Lawyer who aided Trump subpoenaed by Jan. 6 committee
The House committee investigating the Jan. 6 riot at the U.S. Capitol has issued a subpoena to a former Justice Department lawyer who positioned himself as an ally of Donald Trump and aided the Republican president's efforts to challenge the results of the 2020 election.
In this Sept. 14, 2020, file photo, Jeff Clark, then-Assistant Attorney General for the Environment and Natural Resources Division, speaks during a news conference at the Justice Department in Washington. [Photo: AP]
The subpoena to Jeffrey Clark, revealed Wednesday, came amid signs of a rapidly escalating congressional inquiry. At least three of the people who were involved in organizing and running the rally that preceded the violent riot are handing over documents in response to subpoenas from the committee.
The demands for documents and testimony from Clark reflect the committee's efforts to probe not only the deadly insurrection but also the tumult that roiled the Justice Department in the weeks leading up to it as Trump and his allies leaned on government lawyers to advance his baseless claims that the election results were fraudulent. Trump loyalists who wrongly believed the election had been stolen stormed the Capitol in an effort to disrupt the congressional certification of Democrat Joe Biden’s victory.
Clark, an assistant attorney general in the Trump administration, has emerged as a pivotal character in that saga. A Senate committee report issued last week shows how he championed Trump's efforts to undo the election results and clashed as a result with Justice Department superiors who resisted the pressure, culminating in a dramatic White House meeting at which Trump ruminated about elevating Clark to attorney general.
“The Select Committee’s investigation has revealed credible evidence that you attempted to involve the Department of Justice in efforts to interrupt the peaceful transfer of power,” the chairman of the committee, Democratic Rep. Bennie Thompson of Mississippi, wrote in a letter to Clark announcing the subpoena.
While Trump ultimately did not appoint Clark acting attorney general, Clark’s “efforts risked involving the Department of Justice in actions that lacked evidentiary foundation and threatened to subvert the rule of law,” Thompson added.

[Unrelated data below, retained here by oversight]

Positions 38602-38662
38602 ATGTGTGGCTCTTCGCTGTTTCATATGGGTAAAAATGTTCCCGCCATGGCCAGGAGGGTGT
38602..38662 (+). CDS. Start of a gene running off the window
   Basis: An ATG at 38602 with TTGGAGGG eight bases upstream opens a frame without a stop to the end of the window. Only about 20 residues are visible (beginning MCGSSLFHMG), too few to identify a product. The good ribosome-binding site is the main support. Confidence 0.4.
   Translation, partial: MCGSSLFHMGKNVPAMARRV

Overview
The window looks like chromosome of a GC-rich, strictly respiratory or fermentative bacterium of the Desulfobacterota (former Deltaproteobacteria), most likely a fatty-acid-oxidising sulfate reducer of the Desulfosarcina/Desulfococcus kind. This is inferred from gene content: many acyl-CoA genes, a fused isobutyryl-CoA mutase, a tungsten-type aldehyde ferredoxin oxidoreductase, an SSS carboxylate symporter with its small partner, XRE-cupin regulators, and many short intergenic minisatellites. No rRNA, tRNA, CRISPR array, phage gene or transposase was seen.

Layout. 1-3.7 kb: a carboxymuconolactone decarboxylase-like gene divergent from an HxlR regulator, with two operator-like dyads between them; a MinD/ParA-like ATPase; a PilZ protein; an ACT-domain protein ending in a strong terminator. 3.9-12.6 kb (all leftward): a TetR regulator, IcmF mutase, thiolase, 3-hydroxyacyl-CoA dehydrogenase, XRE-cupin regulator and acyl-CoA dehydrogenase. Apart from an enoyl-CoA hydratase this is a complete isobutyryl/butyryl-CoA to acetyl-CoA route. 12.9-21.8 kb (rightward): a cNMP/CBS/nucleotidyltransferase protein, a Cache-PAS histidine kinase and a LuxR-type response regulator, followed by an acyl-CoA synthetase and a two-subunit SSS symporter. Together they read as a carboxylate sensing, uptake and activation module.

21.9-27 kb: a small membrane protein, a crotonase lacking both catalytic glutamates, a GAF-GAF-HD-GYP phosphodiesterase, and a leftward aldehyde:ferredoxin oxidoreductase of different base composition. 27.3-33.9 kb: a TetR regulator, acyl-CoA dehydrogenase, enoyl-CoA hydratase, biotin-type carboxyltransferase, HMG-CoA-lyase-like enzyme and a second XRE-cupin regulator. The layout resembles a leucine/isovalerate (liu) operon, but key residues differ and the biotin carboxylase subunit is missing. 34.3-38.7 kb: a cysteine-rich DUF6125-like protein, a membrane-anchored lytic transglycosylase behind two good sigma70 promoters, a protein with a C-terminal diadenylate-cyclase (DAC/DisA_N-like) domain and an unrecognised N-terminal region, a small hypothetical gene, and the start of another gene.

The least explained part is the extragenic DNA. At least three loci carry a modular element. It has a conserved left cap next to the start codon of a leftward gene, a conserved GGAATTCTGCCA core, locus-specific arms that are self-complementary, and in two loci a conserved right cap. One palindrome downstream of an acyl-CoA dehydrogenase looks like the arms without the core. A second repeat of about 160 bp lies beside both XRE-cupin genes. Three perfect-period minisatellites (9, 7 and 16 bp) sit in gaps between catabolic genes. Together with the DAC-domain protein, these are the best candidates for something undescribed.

The committee has scheduled a deposition for Oct. 29 and demanded documents by the same date. A lawyer for Clark declined to comment.
The Jan. 6 panel has so far sought testimony from a broad cast of witnesses, but its demands of Trump aides and associates are potentially complicated by Trump's vow to fight their cooperation on grounds of executive privilege.
Already one witness, Steve Bannon, has told the committee he will not cooperate based on Trump's directive, though lawmakers have said they were “engaging” with two other Trump officials — former White House chief of staff Mark Meadows and former Defense Department official Kashyap Patel. It is also unclear whether Dan Scavino, Trump’s longtime social media director and one of his most loyal aides, will cooperate.
Biden has formally rejected Trump’s claim of executive privilege surrounding a tranche of documents requested from the former president’s time in the White House, and set up their potential release to Congress in mid-November. White House counsel Dana Remus wrote to the National Archives in a letter released Wednesday that Biden believes that “an assertion of executive privilege is not in the best interests of the United States.”
Others, though, are cooperating, including some of the 11 who organized or staffed the Trump rally that preceded the riot. They were given a Wednesday deadline to turn over documents and records, and have also been asked to appear at separate depositions the committee has scheduled.